Thermal Interface Material (TIM) plays an important role in power electronics, computing processors, sensors, and energy storage devices. TIMs are the materials used to fill the void between heat sources and heat sinks to enhance heat transfer. TIMs come in a variety of forms, including gap pads, thermal greases, thermally conductive adhesives, and phase change materials. The form varies significantly across target application areas, cost, and ease of mass deployment. With the ever-increasing power demand and heat generation for many emerging industries, such as data centers, 5G, and advanced driver-assistance systems (ADAS), TIMs are experiencing rapid growth and evolution, leading to significant market opportunities and massive potential for each of the target industries.
Electric Vehicles (EVs) are a fast-growing market; IDTechEx forecasts that electric vehicle markets across land, sea, and air will generate US$2.6 trillion by 2042 with a double-digit annual growth rate. The battery is undoubtedly one of the most important components of an EV. Together with the fast adoption of EVs, there is also a trend for higher power density, larger battery capacity, and faster charging.
The most used TIM forms in the EV battery industry include gap pads, gap fillers, and thermally conductive adhesives (TCAs). There is no “one-size-fits-all” solution when it comes to TIM form, and the choice is ultimately subject to battery design configuration. Gap filler is by far the most widely adopted TIM for EV batteries at this stage, thanks to their superior ability to be efficiently dispensed at high volumes. However, in order to increase energy density and achieve a longer range, EV batteries have been shifting from modular to cell-to-pack designs.
This shift is expected to have profound impacts on the adoption of TIMs. Modular battery designs consist of multiple individual battery modules connected to form a battery pack. Each module has a separate casing and requires a separate TIM to transfer heat from the cell to the cooling system. In contrast, the cell-to-pack design combines the battery cells into a single, large battery module, eliminating the need for separate module housings and TIMs.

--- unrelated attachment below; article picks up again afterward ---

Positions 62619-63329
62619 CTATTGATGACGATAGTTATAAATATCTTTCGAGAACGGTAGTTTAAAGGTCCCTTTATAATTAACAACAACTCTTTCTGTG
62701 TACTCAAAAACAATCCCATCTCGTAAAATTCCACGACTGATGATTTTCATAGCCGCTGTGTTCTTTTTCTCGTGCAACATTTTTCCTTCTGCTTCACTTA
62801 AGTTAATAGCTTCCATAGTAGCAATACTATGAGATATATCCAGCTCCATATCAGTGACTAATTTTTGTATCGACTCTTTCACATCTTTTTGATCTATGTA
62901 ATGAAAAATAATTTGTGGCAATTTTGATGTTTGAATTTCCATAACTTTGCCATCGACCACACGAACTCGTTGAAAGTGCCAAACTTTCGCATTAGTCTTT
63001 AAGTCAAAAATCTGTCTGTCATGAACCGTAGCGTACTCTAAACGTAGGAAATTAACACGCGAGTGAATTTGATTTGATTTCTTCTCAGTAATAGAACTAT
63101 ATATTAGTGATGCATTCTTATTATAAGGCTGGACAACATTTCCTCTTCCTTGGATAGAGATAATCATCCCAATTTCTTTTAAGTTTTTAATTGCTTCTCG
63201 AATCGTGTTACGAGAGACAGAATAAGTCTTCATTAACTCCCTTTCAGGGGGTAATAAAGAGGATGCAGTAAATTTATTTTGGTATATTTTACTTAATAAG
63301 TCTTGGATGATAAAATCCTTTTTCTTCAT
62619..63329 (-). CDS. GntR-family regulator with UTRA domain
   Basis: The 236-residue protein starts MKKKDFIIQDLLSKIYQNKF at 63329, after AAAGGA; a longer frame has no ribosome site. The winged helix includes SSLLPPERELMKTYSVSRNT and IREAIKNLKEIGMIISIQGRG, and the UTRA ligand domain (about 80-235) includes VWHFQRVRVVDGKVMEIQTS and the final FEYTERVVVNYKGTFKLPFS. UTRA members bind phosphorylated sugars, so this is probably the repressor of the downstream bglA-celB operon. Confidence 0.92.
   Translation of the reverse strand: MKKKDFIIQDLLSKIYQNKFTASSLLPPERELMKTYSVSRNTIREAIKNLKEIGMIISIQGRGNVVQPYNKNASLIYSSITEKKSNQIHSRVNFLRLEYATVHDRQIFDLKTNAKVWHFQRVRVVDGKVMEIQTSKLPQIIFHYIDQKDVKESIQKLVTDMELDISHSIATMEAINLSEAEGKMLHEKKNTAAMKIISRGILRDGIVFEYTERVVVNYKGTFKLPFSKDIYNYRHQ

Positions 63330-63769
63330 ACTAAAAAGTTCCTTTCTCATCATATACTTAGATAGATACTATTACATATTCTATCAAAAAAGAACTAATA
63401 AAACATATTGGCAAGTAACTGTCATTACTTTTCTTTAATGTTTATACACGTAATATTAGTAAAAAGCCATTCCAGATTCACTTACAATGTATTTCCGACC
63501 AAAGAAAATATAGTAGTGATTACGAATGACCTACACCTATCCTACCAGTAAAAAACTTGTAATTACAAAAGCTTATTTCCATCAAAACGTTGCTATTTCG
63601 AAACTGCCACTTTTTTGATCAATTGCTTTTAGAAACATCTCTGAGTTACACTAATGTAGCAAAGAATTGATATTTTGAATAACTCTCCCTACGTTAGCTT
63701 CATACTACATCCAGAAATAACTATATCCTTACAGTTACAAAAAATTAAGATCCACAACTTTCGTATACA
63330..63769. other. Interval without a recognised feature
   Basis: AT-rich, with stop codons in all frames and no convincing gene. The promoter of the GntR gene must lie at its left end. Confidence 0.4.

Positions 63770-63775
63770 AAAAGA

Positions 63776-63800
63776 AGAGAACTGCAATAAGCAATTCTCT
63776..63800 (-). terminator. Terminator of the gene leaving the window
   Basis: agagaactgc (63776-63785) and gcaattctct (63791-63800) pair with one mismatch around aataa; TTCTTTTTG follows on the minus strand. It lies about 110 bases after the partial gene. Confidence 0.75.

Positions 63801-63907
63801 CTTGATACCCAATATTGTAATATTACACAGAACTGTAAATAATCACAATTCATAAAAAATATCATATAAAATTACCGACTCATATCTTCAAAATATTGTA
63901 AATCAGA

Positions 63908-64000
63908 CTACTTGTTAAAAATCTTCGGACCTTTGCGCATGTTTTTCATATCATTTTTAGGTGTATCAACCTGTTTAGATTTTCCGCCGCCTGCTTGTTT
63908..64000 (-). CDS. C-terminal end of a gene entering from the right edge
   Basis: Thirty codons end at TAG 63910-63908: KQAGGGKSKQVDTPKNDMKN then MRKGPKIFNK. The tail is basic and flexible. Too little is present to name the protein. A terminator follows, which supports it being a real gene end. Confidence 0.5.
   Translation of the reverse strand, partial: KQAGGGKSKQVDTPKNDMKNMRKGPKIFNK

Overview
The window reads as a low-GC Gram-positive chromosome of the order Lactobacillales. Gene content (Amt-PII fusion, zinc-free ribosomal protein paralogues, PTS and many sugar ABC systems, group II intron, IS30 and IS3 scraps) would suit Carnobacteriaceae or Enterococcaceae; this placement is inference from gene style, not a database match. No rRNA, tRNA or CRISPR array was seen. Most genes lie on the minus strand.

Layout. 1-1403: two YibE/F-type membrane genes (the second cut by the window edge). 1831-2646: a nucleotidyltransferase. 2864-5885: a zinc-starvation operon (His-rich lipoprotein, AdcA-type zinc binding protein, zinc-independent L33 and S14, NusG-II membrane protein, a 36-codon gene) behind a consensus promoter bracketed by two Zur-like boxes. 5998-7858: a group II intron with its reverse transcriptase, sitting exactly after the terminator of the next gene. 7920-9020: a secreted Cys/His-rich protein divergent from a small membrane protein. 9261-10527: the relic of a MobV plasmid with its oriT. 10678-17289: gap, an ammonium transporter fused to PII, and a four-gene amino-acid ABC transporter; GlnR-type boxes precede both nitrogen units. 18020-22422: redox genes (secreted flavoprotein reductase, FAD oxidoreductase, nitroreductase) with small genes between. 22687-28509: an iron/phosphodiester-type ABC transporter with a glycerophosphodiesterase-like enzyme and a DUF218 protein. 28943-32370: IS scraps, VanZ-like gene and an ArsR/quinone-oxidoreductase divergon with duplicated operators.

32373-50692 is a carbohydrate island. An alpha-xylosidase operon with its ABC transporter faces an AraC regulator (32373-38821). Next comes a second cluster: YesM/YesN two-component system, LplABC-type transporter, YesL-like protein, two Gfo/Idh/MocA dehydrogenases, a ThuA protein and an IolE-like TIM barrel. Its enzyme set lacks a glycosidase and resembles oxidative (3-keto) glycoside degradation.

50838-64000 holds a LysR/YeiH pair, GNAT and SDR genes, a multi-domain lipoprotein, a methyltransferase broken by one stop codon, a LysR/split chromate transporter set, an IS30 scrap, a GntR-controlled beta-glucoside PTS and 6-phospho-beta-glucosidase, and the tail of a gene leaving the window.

This battery transition reduces TIM usage per vehicle as there are fewer thermal interfaces between the cells and the cooling plate. The elimination of module housings means cells can directly contact the cooling plate, thereby changing the performance requirements of the TIM. The TIM needs to transfer heat efficiently to avoid hotspots, as well as present good material compatibility with the cold plate.
As the TIMs are positioned directly between the cells and the cold plate, an increased adhesion of TIMs is needed to stick the cells and cold plates together. Therefore, IDTechEx forecasts thermally conductive adhesives to be increasingly adopted thanks to this battery design transition, and by 2020, the market size of TCA within the EV industry is expected to have a 15-fold increase.